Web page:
Gyasi’s debut novel opens in the mid-1700s in what is now Ghana, as tribal rivalries are exploited by British and Dutch colonists and slave traders. The daughter of one tribal leader marries a British man for financial expediency, then learns that the “castle” he governs is a holding dungeon for slaves. (When she asks what’s held there, she’s told “cargo.”) The narrative soon alternates chapters between the Ghanans and their American descendants up through the present day. On either side of the Atlantic, the tale is often one of racism, degradation, and loss: a slave on an Alabama plantation is whipped “until the blood on the ground is high enough to bathe a baby”; a freedman in Baltimore fears being sent back South with the passage of the Fugitive Slave Act; a Ghanan woman is driven mad from the abuse of a missionary and her husband’s injury in a tribal war; a woman in Harlem is increasingly distanced from (and then humiliated by) her husband, who passes as white. Gyasi is a deeply empathetic writer, and each of the novel’s 14 chapters is a savvy character portrait that reveals the impact of racism from multiple perspectives. It lacks the sweep that its premise implies, though: while the characters share a bloodline, and a gold-flecked stone appears throughout the book as a symbolic connector, the novel is more a well-made linked story collection than a complex epic. Yet Gyasi plainly has the talent to pull that off: “I will be my own nation,” one woman tells a British suitor early on, and the author understands both the necessity of that defiance and how hard it is to follow through on it.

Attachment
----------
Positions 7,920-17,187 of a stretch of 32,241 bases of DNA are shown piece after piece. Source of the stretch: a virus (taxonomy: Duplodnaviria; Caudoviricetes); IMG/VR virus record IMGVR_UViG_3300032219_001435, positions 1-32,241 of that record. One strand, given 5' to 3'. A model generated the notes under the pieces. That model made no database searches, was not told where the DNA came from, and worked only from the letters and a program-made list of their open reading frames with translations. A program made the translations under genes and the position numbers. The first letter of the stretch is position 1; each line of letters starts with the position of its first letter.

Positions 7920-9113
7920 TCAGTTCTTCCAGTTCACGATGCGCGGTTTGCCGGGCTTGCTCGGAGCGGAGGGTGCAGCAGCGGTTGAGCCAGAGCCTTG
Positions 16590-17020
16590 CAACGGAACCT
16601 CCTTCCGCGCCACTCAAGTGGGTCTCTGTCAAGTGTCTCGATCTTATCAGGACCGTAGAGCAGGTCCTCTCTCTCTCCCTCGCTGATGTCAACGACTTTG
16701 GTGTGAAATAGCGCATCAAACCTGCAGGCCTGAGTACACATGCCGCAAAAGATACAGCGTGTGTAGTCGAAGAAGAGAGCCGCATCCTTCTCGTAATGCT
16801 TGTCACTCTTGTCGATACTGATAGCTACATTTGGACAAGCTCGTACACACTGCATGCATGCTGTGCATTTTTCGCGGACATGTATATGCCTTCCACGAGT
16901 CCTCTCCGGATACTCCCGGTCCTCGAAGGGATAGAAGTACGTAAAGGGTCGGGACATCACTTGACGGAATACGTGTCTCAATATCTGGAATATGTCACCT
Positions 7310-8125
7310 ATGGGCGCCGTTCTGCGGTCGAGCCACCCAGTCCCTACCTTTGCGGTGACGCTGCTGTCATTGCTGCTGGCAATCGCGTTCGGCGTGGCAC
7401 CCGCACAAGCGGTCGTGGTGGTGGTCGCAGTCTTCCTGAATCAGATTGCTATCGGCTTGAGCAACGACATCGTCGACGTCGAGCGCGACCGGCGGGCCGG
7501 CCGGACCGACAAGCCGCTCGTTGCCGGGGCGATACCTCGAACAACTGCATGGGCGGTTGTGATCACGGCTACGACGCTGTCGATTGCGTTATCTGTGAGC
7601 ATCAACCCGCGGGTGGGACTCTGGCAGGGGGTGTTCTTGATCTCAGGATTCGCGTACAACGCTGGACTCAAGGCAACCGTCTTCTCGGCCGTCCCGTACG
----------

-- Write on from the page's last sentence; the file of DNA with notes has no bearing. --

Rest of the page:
A promising debut that’s awake to emotional, political, and cultural tensions across time and continents.

Pub Date: June 7, 2016

ISBN: 978-1-101-94713-5

Page Count: 320

Publisher: Knopf

Review Posted Online: March 2, 2016

Kirkus Reviews Issue: March 15, 2016

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Doerr captures the sights and sounds of wartime and focuses, refreshingly, on the innate goodness of his major characters.

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ALL THE LIGHT WE CANNOT SEE

Doerr presents us with two intricate stories, both of which take place during World War II; late in the novel, inevitably, they intersect.

In August 1944, Marie-Laure LeBlanc is a blind 16-year-old living in the walled port city of Saint-Malo in Brittany and hoping to escape the effects of Allied bombing. D-Day took place two months earlier, and Cherbourg, Caen and Rennes have already been liberated. She’s taken refuge in this city with her great-uncle Etienne, at first a fairly frightening figure to her. Marie-Laure’s father was a locksmith and craftsman who made scale models of cities that Marie-Laure studied so she could travel around on her own. He also crafted clever and intricate boxes, within which treasures could be hidden. Parallel to the story of Marie-Laure we meet Werner and Jutta Pfennig, a brother and sister, both orphans who have been raised in the Children’s House outside Essen, in Germany. Through flashbacks we learn that Werner had been a curious and bright child who developed an obsession with radio transmitters and receivers, both in their infancies during this period. Eventually, Werner goes to a select technical school and then, at 18, into the Wehrmacht, where his technical aptitudes are recognized and he’s put on a team trying to track down illegal radio transmissions. Etienne and Marie-Laure are responsible for some of these transmissions, but Werner is intrigued since what she’s broadcasting is innocent—she shares her passion for Jules Verne by reading aloud 20,000 Leagues Under the Sea. A further subplot involves Marie-Laure’s father’s having hidden a valuable diamond, one being tracked down by Reinhold von Rumpel, a relentless German sergeant-major.

Doerr captures the sights and sounds of wartime and focuses, refreshingly, on the innate goodness of his major characters.

Pub Date: May 6, 2014

ISBN: 978-1-4767-4658-6

Page Count: 448

Publisher: Scribner

Review Posted Online: March 6, 2014

Kirkus Reviews Issue: March 15, 2014